In 2013, the senator filed a bill that seeks to punish and fine those restaurants and establishments who would refuse to serve half cup of rice to their customers. He called it the Anti- Rice Wastage Act of 2013. In October 2014, he even wrote a letter to his colleague, senator Bam Aquino, then Chairman of the Senate Committee on Trade, Commerce, and Entrepreneurship, pleading with the latter to already schedule a hearing for his proposed bill. He said that this bill was needed to address the problem of hunger, that ensuring that no rice is wasted in restaurants and other similar establishments is part of the solution to ending hunger. Every Filipino, he added, should do their part to ensure that no child goes hungry in the country. (, Senator Bongbong to Bam, Hear the Anti-Rice Wastage Bill)

Isn’t the more appropriate and correct solution to address hunger actually to feed the hungry? Why not start, instead a feeding program for the children at risk?

In June 2013, at the start of the usual rainy season, the senator lectured the national and local governments on being proactive, encouraged them to anticipate problems and think up solutions before flooding occurs instead of just acting when it happens. He lamented the lack of spillways and pumping stations nor a program for reforestration. He also noted the lack of a proper land use plan for the whole country.

But in an opinion column written by Gemma Rita R. Marin , executive director of the John J. Carroll Institute on Church and Social Issues and head of its Rural Development Program, she explained that Bongbong Marcos is actually the reason why the proposed “National Land Use Policy” was not passed in the previous congress.

Senate Bill 3091 or the National Land Use Act apparently was ready for third reading but was reverted to second reading when senators Drilon, Villar and Marcos expressed their intention to introduce amendments. Drilon was dutifully able to present his proposed 4 ammendments in the next hearing but Bongbong Marcos said that he and his staff were not prepared with theirs. Come the next hearing and final session of Congress, Bongbong Marcos did not show up. What part of this story shouts competence at all?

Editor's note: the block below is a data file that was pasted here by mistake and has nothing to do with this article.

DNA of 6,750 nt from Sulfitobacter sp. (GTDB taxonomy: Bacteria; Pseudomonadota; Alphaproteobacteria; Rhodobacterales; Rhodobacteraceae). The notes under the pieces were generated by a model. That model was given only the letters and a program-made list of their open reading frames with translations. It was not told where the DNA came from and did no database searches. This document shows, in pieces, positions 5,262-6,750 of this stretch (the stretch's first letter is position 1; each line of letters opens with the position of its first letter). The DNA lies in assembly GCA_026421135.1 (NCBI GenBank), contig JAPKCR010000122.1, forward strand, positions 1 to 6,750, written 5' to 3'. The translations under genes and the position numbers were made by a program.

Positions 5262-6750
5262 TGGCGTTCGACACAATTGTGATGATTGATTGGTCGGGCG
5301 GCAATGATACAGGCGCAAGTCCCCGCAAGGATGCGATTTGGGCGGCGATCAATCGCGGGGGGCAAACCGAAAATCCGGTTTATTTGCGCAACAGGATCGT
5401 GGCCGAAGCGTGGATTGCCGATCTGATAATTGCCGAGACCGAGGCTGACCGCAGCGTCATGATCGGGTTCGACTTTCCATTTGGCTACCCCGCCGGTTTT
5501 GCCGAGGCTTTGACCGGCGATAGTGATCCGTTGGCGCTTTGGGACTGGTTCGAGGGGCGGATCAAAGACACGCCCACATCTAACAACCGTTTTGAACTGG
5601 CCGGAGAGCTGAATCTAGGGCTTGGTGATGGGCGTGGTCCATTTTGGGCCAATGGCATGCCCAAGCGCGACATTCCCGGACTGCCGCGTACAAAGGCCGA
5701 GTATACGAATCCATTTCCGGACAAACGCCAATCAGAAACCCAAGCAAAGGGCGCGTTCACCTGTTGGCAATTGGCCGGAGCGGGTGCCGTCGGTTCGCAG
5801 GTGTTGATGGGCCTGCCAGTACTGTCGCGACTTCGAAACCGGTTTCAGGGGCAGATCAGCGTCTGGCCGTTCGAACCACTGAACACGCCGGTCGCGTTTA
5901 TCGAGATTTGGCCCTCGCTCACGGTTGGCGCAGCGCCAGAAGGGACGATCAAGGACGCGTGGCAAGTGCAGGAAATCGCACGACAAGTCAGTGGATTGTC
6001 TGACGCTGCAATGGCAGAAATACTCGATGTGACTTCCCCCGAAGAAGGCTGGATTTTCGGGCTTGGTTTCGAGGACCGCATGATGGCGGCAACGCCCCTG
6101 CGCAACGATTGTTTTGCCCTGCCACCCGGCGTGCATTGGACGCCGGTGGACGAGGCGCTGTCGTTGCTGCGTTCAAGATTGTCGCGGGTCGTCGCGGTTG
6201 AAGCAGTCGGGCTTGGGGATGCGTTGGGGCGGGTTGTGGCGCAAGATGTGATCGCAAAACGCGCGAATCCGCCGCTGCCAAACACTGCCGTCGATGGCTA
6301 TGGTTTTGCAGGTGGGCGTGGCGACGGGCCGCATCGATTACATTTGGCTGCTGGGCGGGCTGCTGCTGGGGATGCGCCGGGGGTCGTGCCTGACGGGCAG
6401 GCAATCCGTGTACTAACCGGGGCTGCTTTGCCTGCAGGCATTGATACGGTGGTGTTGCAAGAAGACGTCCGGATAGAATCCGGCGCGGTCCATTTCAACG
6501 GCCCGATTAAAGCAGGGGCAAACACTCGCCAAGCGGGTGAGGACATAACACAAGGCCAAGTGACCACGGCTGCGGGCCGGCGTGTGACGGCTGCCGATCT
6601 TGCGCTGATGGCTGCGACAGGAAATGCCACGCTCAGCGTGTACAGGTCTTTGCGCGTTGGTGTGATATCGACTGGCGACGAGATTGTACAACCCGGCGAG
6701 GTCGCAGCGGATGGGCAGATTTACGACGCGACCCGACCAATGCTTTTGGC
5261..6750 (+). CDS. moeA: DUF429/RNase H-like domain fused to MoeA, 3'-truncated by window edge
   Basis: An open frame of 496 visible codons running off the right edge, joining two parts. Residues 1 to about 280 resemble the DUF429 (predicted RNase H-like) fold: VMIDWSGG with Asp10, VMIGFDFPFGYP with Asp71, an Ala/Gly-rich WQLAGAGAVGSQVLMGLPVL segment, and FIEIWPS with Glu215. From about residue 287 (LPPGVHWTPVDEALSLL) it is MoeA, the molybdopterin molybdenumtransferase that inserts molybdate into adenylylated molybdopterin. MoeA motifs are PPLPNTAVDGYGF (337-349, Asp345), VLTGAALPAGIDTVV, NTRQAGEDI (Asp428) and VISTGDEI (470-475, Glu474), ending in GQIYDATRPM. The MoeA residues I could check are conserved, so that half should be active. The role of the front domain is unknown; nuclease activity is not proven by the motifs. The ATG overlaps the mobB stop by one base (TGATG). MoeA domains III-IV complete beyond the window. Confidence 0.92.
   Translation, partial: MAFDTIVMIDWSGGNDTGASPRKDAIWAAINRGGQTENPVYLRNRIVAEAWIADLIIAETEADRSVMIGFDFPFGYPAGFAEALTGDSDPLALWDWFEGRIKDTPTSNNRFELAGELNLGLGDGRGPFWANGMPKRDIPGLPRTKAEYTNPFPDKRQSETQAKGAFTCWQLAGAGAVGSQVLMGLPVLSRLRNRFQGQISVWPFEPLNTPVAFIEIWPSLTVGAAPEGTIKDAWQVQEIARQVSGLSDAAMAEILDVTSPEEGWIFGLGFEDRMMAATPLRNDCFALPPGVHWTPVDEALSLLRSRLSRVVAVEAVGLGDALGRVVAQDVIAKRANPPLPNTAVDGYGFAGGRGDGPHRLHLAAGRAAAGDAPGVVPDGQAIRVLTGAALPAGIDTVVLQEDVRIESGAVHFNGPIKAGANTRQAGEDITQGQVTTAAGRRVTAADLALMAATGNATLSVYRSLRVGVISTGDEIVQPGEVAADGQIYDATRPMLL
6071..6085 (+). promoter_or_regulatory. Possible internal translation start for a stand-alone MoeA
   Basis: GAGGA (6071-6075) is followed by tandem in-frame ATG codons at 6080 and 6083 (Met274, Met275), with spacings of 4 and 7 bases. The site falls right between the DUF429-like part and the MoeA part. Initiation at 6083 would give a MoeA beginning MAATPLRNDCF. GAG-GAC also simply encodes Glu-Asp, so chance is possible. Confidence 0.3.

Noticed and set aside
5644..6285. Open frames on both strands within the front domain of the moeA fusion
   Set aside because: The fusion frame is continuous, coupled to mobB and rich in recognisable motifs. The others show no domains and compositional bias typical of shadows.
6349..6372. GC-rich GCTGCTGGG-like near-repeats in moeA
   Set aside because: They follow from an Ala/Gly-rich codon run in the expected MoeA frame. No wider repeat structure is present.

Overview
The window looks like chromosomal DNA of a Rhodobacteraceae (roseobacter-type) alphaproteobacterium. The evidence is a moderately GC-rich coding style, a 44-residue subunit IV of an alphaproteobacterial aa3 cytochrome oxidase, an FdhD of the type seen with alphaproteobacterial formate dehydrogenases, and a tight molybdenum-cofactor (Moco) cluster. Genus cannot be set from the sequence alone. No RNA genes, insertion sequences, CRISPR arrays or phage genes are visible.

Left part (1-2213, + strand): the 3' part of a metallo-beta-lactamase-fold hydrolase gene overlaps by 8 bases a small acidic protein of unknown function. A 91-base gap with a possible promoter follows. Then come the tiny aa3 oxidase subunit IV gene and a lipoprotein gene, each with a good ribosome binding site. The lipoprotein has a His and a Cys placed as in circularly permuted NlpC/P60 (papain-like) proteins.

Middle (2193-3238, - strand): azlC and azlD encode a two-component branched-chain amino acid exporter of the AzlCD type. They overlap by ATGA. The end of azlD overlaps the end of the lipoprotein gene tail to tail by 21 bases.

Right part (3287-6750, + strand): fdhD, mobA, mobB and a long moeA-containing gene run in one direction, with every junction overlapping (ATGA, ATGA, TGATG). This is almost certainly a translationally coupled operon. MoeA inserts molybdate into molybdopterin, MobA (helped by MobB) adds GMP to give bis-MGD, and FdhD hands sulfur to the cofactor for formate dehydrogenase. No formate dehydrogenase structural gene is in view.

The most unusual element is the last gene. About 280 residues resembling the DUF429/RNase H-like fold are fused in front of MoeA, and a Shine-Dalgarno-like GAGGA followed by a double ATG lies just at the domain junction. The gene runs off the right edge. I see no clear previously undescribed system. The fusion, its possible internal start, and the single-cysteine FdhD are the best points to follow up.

In August 2015, Marcos submitted a new version of the Bangsamoro Basic Law (BBL) in the senate. He called his version the Basic Law for the Bangsamoro Autonomous Region (BLBAR). Before this, in June 2015 he promised to come up with the new version of the BBL because it was “unconstitutional and will only lead the country to perdition”.

According to Father Joel Tabora, president of the Ateneo de Davao University and member of the Peace Council that president Aquino mandated to study and review the BBL, the proposed law is the product of 17 years of work and dedication of those seeking peace for Mindanao. The BLBAR was put together by the senator’s office after barely two months.

The former senator Rene Saguisag considers the BLBAR an exercise in futility because it has weakened the Bangsamoro powers that have already evolved from the Autonomous Region in Muslim Mindanao (ARMM) and thus will be deemed a step backwards instead of forward. Rene Saguisag is a law graduate from the San Beda College, cum laude and bar topnotcher. He also earned his Master of Laws from Harvard University.

Congressman Rufus Rodriguez, on the other hand has heaped praises on the BLBAR of Marcos. He said it’s not an easy undertaking. He knows what it takes to shepherd an important bill through Congress, he added. Rufus Rodriguez is the author of the recent bill that seeks to exempt Pia Wurtzbach from paying taxes.

The haste with which the new version came into form could possibly explain why some of the changes introduced don’t seem to have been well-thought out. Take the case of the missing preamble.

The preamble is the preliminary statement at the beginning of the Constitution or any statute that explains the purpose and intent of the law. Senator TG Guingona questioned the deletion of the preamble in the BLBAR. Marcos responded that this was to avoid confusion and address fears that it was a new constitution for a separate State. Guingona had to explain that the preamble could actually address this confusion and create a better understanding of the intent of the proposed law. If there are fears that this is the start of a secession, he said, then the preamble can expressly indicate that this is not the case. Senator Guingona is a graduate of the Ateneo Law School.

So is the BBL unconstitutional as so declared by Bongbong Marcos?

The former Chief Justice Hilario Davide , another member of the Peace Panel, has stated in a separate report of his findings, that the proposed law, the BBL is compliant with the Constitution.

He also added that the BBL should not be seen as merely a granting of autonomy, or a division of the house and properties. He said that the BBL should be understood as an instrument for attaining social justice and development for the people of Mindanao and the whole country. The BBL, he stressed is a way to peace.

So much for leading the country to perdition.

The former Chief Justice Davide finished law at the University of the Philippines and was awarded Doctor of Law (Honoris Causa) by the Southwestern University of Cebu. He was a delegate to the 1971 Constitutional Convention and became a Commissioner of the 1986 Constitutional Commission where he was Chairman of the Committee on the Legislative Power and member of the Committees on Executive Power and Judiciary, Style and Public Hearings.